The next time you go to your favorite restaurant and order those specialty nachos, you might want to think twice before trying the dip. A study by the Centers for Disease Control (CDC) found that salsa and guacamole from many food restaurants around the country are often the cause of food poisoning.

The CDC found that contaminated salsa and guacamole were the causes of nearly 1 out of every 25 foodborne illnesses contracted from restaurant food between 1998 and 2008, more than double the rate of the previous decade.

“Fresh salsa and guacamole, especially those served in retail food establishments, may be important vehicles of foodborne infection,” Magdalena Kendall, a researcher at Tennessee’s Oak Ridge Institute for Science and Education and co-author of the study, said in a statement.

The CDC first began monitoring food-related diseases in 1973, but cases of dip-related outbreaks weren’t reported until 1984. According to the CDC, approximately 30 percent of the illnesses caused by salsa and guacamole were created by incorrect storage times and temperatures. Also, ingredients in the dips play a big role in making people sick, with peppers, tomatoes and cilantros all connected to salmonella outbreaks in recent years.

“Probably the most important thing people can do is pay attention to the restaurant’s inspection score since that’s an indication of their food safety practices,” Christine Pearson, spokeswoman for the CDC, told AOL Health. “When making salsa at home, people should be sure to clean the ingredients, separate them from raw meats to prevent contamination and promptly chill the salsa once made.”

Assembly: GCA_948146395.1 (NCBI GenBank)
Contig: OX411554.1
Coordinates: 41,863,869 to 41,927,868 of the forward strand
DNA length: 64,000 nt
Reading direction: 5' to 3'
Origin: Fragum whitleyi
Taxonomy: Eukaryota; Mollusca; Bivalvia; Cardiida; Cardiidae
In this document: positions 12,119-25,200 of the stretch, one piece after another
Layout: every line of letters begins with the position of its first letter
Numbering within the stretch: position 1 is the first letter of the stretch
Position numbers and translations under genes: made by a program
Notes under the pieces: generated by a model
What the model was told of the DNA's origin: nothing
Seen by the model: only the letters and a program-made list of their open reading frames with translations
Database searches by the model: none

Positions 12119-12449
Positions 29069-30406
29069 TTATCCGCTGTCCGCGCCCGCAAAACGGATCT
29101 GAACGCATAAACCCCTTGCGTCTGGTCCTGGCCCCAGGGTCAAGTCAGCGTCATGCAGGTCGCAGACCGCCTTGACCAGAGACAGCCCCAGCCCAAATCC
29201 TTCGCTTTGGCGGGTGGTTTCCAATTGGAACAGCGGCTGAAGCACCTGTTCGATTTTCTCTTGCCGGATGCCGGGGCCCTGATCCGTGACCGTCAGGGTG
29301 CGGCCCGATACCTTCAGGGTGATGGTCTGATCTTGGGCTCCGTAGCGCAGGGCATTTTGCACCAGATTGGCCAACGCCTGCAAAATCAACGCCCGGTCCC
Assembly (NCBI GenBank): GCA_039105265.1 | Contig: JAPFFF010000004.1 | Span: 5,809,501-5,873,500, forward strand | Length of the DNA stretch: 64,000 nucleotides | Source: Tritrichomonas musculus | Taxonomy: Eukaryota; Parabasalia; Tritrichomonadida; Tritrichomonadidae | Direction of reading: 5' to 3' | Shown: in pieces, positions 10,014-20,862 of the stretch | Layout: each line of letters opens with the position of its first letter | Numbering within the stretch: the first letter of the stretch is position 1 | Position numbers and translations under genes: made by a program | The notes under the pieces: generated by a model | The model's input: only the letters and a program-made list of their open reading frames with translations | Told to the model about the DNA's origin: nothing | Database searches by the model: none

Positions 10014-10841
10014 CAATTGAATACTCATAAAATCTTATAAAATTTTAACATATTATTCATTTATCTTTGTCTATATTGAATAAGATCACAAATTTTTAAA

Over 200 known diseases are transmitted through food and can cause a wide range of symptoms from an upset stomach to life-threatening organ failure.

In 2008, nearly 1,400 people in North America were diagnosed with salmonella after consuming contaminated tomatoes and jalapeño peppers in salsa. According to WebMD.com, The outbreak affected 43 states, Washington D.C. and Canada. As a result, nearly 300 people were hospitalized.

According to the Associated Press, a coalition of consumer and public health groups said in March that foodborne illnesses cost the U.S. $152 billion in health expenses each year.

The House passed a bill last year to restructure the U.S. food safety system, but the Senate has not taken up the issue despite wide bipartisan agreement on the need for action.